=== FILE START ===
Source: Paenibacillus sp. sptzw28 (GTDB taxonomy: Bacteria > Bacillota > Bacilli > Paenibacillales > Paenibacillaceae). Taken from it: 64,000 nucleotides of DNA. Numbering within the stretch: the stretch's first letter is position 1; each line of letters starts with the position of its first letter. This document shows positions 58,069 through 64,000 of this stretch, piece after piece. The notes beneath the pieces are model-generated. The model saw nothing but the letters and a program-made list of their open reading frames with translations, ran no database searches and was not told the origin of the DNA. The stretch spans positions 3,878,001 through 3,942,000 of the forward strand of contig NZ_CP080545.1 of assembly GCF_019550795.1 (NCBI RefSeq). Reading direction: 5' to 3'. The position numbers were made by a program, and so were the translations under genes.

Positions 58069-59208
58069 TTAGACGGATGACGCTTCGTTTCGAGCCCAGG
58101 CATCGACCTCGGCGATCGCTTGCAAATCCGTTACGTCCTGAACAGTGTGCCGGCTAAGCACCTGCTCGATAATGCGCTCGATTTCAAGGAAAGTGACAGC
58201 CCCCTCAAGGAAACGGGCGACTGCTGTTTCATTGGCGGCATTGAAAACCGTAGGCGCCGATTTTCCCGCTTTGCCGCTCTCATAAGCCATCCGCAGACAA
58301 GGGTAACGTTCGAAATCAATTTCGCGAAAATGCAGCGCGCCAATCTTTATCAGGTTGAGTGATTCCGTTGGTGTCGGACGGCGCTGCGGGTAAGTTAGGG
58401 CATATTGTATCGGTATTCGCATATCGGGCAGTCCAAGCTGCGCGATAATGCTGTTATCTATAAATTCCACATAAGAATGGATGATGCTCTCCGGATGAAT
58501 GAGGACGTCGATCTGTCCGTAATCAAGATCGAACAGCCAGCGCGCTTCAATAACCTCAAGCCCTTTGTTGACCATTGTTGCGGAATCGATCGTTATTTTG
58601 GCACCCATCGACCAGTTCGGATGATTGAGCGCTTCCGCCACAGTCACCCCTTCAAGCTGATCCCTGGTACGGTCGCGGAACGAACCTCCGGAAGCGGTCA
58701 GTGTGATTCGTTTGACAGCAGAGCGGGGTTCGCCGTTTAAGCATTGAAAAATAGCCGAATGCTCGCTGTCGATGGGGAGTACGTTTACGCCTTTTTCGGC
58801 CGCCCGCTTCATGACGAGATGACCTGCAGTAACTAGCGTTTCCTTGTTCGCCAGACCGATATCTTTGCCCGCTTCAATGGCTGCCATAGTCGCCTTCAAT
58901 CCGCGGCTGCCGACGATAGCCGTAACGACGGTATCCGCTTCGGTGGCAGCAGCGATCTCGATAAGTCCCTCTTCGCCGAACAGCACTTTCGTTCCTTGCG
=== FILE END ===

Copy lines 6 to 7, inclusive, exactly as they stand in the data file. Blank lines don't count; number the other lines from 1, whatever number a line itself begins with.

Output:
58301 GGGTAACGTTCGAAATCAATTTCGCGAAAATGCAGCGCGCCAATCTTTATCAGGTTGAGTGATTCCGTTGGTGTCGGACGGCGCTGCGGGTAAGTTAGGG
58401 CATATTGTATCGGTATTCGCATATCGGGCAGTCCAAGCTGCGCGATAATGCTGTTATCTATAAATTCCACATAAGAATGGATGATGCTCTCCGGATGAAT